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FAQs

 

Simple Wills

Please bring the documents and information listed on the relevant checklist.

Our Wills on the spot service is for the preparation of your simple Will. Under a simple Will you would typically leave the whole of your estate to your spouse or partner if he or she survives you. If your spouse does not survive you, you would generally provide that your estate is divided equally among those of your children who survive you and attain a specified age, say 18 years. You may make provision that if any of your children die before you, the share they would otherwise have taken would be divided equally between their children (i.e. your grandchildren).

If you do not have any children you may provide that your estate be divided in certain proportions among other friends or family members.

A simple Will does not include provision for complex substitution clauses, long lists of gifts or establishing testamentary trusts.

Our Wills on the spot appointments are held at our Perth offices. We will take your instructions and prepare your Will using our advanced interactive forms. The forms are displayed on our large screen computer, enabling you to participate in the process.

If you are unable to attend our office we can take your instructions via a Skype consultation, following which we will give you a quote for the preparation of your Wills. Please book an estate planning consultation.

Complex Wills and Estate Planning

Please bring the documents and information listed on the relevant checklist.

Enduring power of attorney

Please bring the documents and information listed on the relevant checklist.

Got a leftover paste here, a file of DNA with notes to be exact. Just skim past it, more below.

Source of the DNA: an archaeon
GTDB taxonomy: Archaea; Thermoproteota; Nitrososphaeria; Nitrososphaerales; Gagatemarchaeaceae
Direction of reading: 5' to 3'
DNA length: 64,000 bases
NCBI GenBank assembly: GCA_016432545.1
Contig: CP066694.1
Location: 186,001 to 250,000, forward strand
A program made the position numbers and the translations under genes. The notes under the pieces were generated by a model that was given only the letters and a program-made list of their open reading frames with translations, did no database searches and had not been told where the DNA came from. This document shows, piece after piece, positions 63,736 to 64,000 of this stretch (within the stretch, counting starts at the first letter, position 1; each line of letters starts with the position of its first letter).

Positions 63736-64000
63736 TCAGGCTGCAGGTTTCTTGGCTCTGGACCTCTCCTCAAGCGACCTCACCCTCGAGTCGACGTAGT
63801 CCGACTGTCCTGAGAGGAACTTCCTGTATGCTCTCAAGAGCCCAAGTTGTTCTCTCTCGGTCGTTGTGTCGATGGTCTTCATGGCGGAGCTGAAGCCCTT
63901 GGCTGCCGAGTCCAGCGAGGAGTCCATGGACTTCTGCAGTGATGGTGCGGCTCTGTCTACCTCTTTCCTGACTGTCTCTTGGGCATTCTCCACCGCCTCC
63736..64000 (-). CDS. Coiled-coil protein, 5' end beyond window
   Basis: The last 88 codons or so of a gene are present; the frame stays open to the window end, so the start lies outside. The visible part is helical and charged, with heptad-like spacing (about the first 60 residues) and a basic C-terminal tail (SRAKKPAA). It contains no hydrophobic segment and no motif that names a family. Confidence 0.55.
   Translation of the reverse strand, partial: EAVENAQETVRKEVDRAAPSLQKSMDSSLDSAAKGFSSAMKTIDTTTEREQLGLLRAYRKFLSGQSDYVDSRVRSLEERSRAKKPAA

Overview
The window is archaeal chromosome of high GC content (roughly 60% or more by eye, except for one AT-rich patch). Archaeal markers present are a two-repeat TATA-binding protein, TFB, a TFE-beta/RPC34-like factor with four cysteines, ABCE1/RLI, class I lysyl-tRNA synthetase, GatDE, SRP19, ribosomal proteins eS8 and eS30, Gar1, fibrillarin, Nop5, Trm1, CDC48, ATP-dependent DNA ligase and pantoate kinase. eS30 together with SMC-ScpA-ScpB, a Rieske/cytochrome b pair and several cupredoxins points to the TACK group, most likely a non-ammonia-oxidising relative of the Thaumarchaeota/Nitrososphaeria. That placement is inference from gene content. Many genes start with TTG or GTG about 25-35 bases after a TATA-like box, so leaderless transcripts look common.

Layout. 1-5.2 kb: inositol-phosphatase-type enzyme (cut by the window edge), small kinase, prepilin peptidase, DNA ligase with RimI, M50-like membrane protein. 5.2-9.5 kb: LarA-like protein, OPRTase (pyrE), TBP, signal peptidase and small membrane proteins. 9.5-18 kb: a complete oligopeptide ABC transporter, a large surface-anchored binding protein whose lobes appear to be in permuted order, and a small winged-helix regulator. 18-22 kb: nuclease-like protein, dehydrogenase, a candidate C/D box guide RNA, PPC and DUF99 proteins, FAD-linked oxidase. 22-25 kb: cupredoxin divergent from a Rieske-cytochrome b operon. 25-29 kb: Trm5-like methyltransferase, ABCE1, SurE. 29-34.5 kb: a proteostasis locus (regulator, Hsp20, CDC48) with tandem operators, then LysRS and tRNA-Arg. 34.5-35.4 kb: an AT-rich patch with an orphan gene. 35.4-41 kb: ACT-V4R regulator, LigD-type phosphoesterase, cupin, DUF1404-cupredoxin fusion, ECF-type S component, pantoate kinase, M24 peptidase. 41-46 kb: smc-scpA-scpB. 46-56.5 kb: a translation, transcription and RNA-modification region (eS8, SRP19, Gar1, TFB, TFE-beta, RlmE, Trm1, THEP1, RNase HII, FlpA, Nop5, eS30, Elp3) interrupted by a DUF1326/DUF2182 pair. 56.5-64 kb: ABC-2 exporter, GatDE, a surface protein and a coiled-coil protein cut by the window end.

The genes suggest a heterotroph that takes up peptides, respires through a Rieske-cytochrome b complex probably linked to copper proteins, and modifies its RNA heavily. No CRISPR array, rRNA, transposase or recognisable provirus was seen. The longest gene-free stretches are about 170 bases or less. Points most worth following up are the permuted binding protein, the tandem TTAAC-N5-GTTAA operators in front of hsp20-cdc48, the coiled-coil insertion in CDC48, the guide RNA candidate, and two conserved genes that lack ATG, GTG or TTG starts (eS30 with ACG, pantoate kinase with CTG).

An enduring power of attorney (EPOA) enables an adult with full legal capacity to appoint another person to make decisions on their behalf about property and financial matters, for example selling real estate or managing bank accounts.

It does not permit an attorney to make personal and lifestyle decisions, including decisions about medical treatment.

Any adult you trust can be your attorney. Your attorney can act alone, jointly with another person (ie always together) or jointly and severally with that other person (ie together or separately). Your attorney must accept the responsibility of acting as your attorney by signing the acceptance section of your EPOA.

When you create your EPOA you must choose whether the power you give to your attorney is effective:

  • as soon as the document is properly signed and witnessed; or
  • only after your attorney has applied to the State Administrative Tribunal for declaration that the document is in force because you have lost your capacity.

There is no formal registry of EPOAs in Western Australia, however if it is likely that your attorney will need to sell or deal with your land then your EPOA should be registered at Landgate within 3 months of it being signed. If you do not register it within that period and your attorney needs to deal with your real estate in the future, he/she will have to prepare and lodge a statutory declaration declaring that your EPOA remains valid.